Moldova’s prime minister Natalia Gavrilita has resigned citing a lack of support for her government as it struggles with the fallout from Russia’s war against neighbouring Ukraine, and efforts by Moscow to destabilise the country.
Since the war began almost a year ago, Moldova has had to contend with an influx of Ukrainian refugees, Russia’s severing of gas and electricity supplies and a collapse in foreign trade, driving inflation up to around 30 per cent and devastating the economy.
At the same time, Gavrilita’s pro-EU government has been attempting to ram through reforms demanded by Brussels before it can begin EU accession talks, weakening public support in the post-Soviet republic where pro-Russian sentiment has deep historical roots.
Her resignation on Friday, which is expected to trigger the departure of several other ministers, came shortly after a Russian missile fired at Ukraine violated Moldova’s airspace, and a day after the country’s intelligence agency said it was aware of plans by Moscow’s security services to undermine the Moldovan state.
“Moldova is expected with open arms inside the EU, Moldova has friends,” Gavrilita, who was appointed in August 2021, told a briefing in Chisinau. “If the government had the same support at home, we would have progressed faster.”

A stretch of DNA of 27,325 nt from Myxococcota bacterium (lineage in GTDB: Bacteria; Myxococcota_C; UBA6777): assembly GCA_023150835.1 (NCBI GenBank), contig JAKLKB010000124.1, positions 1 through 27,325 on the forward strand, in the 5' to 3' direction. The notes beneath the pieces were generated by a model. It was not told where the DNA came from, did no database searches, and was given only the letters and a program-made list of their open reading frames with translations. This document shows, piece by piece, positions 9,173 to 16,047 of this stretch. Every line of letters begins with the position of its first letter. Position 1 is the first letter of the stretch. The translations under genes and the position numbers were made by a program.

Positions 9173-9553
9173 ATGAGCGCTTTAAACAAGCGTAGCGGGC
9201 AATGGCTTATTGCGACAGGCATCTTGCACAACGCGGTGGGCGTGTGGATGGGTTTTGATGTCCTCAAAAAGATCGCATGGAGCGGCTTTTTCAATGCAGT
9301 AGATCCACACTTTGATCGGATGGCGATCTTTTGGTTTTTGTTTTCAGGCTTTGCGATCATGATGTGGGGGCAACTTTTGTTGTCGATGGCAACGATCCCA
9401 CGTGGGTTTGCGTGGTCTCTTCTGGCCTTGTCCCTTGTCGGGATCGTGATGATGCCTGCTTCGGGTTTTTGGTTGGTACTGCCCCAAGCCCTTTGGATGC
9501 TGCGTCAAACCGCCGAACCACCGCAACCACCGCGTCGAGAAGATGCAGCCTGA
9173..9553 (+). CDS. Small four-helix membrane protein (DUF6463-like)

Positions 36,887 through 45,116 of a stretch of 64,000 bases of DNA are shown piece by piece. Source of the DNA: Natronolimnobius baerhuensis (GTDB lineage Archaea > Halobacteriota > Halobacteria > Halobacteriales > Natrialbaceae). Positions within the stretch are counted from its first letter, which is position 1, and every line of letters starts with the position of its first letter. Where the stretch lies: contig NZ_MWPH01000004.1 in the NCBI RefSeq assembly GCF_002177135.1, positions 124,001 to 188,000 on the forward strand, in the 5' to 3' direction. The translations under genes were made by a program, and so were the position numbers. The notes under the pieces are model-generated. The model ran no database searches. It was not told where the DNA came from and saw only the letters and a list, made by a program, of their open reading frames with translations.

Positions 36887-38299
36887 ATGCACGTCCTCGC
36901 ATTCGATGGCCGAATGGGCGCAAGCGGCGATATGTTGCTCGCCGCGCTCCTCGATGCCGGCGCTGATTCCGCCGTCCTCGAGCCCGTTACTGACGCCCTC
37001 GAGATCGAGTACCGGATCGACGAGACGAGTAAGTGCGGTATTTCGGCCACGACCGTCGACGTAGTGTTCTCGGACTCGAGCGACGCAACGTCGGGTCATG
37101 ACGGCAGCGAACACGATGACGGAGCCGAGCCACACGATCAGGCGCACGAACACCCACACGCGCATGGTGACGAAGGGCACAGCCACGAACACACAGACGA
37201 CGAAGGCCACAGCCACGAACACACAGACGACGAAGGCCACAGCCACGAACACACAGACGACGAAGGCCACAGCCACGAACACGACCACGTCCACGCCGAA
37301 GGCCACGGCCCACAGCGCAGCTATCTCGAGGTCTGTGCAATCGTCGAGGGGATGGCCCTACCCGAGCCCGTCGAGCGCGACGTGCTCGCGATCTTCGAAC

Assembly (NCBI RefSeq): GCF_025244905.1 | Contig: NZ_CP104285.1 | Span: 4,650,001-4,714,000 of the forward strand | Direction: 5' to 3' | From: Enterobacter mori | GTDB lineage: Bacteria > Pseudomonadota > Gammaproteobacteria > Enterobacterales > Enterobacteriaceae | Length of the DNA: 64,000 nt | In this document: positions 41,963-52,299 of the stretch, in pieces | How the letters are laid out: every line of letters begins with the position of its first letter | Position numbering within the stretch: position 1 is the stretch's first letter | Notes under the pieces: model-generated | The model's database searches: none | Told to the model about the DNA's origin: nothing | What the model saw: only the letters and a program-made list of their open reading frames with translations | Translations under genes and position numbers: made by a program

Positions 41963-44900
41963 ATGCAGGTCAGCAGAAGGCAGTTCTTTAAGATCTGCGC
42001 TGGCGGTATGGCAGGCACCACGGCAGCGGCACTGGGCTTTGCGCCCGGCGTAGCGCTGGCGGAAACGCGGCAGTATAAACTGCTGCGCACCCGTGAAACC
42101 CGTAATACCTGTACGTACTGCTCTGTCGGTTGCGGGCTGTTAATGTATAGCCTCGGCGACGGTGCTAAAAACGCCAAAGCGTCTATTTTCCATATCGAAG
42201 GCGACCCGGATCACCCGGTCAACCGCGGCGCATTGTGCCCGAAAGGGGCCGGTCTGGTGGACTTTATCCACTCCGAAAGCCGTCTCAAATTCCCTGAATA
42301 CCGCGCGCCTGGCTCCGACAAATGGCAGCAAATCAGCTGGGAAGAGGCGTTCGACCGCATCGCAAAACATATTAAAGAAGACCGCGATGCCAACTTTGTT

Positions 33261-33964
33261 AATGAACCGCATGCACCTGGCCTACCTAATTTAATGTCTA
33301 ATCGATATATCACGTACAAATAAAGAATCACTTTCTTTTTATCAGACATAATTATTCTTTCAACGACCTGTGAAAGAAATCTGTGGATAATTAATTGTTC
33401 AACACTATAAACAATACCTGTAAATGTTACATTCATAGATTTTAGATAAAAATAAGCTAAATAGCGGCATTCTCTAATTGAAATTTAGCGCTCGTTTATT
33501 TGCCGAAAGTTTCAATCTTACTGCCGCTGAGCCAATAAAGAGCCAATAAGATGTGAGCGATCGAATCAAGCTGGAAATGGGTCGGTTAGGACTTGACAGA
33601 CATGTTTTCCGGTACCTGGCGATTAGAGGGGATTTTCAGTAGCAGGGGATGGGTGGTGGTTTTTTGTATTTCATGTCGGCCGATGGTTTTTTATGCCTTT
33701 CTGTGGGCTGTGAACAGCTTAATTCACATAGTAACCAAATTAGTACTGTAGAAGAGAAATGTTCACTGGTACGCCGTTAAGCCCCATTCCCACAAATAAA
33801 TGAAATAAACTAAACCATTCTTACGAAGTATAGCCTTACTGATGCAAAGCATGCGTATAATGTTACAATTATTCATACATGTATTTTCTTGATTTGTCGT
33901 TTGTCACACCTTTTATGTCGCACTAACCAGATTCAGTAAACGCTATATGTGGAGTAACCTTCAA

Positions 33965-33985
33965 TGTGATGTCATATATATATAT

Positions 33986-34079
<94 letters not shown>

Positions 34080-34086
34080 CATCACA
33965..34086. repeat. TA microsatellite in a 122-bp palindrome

President Maia Sandu is expected to nominate a new prime minister on Friday afternoon following consultations with lawmakers.
“It is all calm and ordered,” a person briefed on the government formation discussions, told the Financial Times.
Gavrilita told the FT this week that Moldova was being subjected to “hybrid warfare” by Russia, including disinformation, cyber attacks and influence operations.
Moldova’s security services said on Thursday it had identified Russian intelligence operations attempting “subversive activities . . . with the aim of undermining the state of the Republic of Moldova, destabilising and violating public order.”
Chisinau has also accused Russia of using its forces inside Moldova’s separatist-controlled enclave of Transnistria to destabilise the country, through attacks on its infrastructure and interruptions to the energy links that run through the enclave to the rest of the state.
The EU made Moldova a candidate country to join the bloc in June, alongside Ukraine. Since Russian president Vladimir Putin’s full-scale invasion began last February, Brussels has stepped up support for Chisinau in the form of financial and humanitarian aid, and recently agreed a security assistance package.
Gavrilita led a delegation of senior Moldovan officials to Brussels this week for annual meetings with European Commission leaders, including president Ursula von der Leyen.
“Moldova can keep on counting on the EU, I told prime minister [Gavrilita],” von der Leyen said in a statement. “We proposed €145mn in new funding just last week and continue to support your economy and energy security.”